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Updated: October 31, 2012 02:42 IST

Bench asks Cauvery panel to study issues raised by TN, Karnataka

J. Venkatesan
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A CRA meeting on September 19 failed to produce a solution as both Karnataka and Tamil Nadu rejected the Prime Minister’s award of 9,000 cusecs of water to save the standing crops in the delta region. File Photo: N. Bhaskaran
The Hindu
A CRA meeting on September 19 failed to produce a solution as both Karnataka and Tamil Nadu rejected the Prime Minister’s award of 9,000 cusecs of water to save the standing crops in the delta region. File Photo: N. Bhaskaran

Asks Karnataka counsel to comply with CMC recommendations

The Supreme Court on Tuesday directed the Cauvery Monitoring Committee (CMC), which is meeting here on Wednesday, to examine all questions as may be raised on behalf of the States of Tamil Nadu (TN) and Karnataka and make appropriate recommendations.

A Bench of Justices D.K. Jain and J.S. Khehar, while giving this direction, also recorded an undertaking from senior counsel Fali Nariman, appearing for Karnataka that Karnataka would comply with the recommendations which might be made by the CMC in letter and spirit.

Earlier senior counsel C.S. Vaidyanathan, appearing for TN, brought to the notice of the court that as per the interim award of the Cauvery Water Disputes Tribunal the deficit as on October 26 was 116.8 tmcft and as per the distress sharing formula, the deficit was 42 tmcft. He said the CMC did not take any decision on shortfall in water releases and was not deciding on the distress sharing formula.

He said the Water Resources Secretary wrote a letter on October 25/26 to the State Chief Secretary stating that the issue of shortfall of receipt of water by TN during the south west monsoon was an issue before the Supreme Court and the matter was sub judice. Mr. Vaidyanathan wanted the court to direct the CMC to consider all issues and evolve the distress sharing formula.

During the last hearing on October 12, the court questioned Karnataka’s action in releasing 3,000 cusecs to TN on some days and increasing the quantity over and above the stipulated 9,000 cusecs on some other days. “It might result in problem as some areas may be flooded or submerged because of the excess releases”, the court said.

Clarifying the position, Mr. Nariman said since the water released by Karnataka would reach only the Mettur reservoir in TN, irrespective of the quantum of water released by Karnataka on a particular day, it would not have any impact in TN, since the release of water to the Cauvery delta was done by TN. He said cumulatively Karnataka had complied with the directions on release of water to TN.

Justice Khehar intervened and observed ‘what is clear to us is it is very difficult to decide this problem.” Mr. Nariman agreed and said “every single political party in the respective States take a particular line.” Justice Jain retorted in lighter vein “it is heartening to note that at least on one issue there is no politics.” Justice Khehar asked Mr. Nariman to use his good offices to resolve the issue to the satisfaction of both the sides.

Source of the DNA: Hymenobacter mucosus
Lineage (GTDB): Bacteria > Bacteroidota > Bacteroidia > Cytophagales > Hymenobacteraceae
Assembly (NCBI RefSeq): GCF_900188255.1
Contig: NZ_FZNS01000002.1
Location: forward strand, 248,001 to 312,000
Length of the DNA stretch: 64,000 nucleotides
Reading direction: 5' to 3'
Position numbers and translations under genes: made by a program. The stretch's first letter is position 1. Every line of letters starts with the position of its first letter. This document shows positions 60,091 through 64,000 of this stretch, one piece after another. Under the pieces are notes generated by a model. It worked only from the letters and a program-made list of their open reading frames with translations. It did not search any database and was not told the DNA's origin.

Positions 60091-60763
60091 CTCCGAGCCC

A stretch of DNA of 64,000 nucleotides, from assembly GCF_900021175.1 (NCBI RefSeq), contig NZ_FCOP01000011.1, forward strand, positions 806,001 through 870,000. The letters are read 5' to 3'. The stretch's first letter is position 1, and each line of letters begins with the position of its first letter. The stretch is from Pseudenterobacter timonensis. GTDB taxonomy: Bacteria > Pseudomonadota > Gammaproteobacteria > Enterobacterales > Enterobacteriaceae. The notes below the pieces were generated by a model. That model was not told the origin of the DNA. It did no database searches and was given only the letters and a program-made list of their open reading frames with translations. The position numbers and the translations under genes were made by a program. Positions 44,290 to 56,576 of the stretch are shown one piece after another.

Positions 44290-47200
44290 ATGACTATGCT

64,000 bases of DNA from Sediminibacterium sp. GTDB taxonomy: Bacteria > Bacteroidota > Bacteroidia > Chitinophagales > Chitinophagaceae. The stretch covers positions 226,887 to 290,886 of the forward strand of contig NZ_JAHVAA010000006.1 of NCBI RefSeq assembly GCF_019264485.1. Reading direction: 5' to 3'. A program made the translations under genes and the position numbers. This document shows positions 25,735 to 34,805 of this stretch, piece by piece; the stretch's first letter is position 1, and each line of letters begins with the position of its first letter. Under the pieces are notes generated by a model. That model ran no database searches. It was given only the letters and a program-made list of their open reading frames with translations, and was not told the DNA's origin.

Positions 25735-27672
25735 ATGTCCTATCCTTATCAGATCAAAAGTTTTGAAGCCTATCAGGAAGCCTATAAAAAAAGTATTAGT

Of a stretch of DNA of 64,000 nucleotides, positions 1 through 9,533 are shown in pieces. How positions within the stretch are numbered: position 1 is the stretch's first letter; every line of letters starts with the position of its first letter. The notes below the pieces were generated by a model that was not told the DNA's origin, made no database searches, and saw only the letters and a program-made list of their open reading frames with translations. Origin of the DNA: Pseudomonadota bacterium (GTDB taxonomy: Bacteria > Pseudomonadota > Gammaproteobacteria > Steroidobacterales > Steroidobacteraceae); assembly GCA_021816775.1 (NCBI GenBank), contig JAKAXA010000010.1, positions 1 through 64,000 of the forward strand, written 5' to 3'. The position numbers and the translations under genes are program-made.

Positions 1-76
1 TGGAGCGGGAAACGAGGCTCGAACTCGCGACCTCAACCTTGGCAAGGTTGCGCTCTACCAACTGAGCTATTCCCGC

Even as Mr. Vaidyanathan disputed Mr. Nariman’s assertion that cumulatively total releases were maintained, Justice Jain told counsel for the parties “first let us concentrate on some interim arrangement. Since the CMC is meeting tomorrow we will clarify that CMC can go into all issues.”

In a brief order the Bench said “counsel for TN and Karnataka stated that since the CMC is meeting on October 31, the hearing on the applications may be deferred to await its recommendations. Counsel for TN has placed before us a letter written by Water Resources Secretary to the State Chief Secretary that the issue of shortfall of receipt of water by TN is an issue before the Supreme Court and is sub judice. Counsel says the CMC may be directed to go into all issues.”

Mr. Nariman intervened and told the court that the question of shortfall in receipt of water by TN was not a sub judice matter as it had been conclusively decided by the Cauvery River Authority headed by the Prime Minister Manmohan Singh.

The Bench then directed the CMC to examine all questions raised by both States and make its recommendation. While posting the matter for further hearing on November 26, the Bench made it clear that it would be open to both States to seek clarification from the court at an appropriate stage.

Very good decision by the Hon.Judges of Supreme Court. Unless some permanent monitoring Authority with power to implement a workable scheme on the basis of availability is worked out this problem will crop-up every summer. The monitoring Authority should have members from agricultural community from both States in it.

from:  Balasubramanian A
Posted on: Oct 30, 2012 at 19:24 IST
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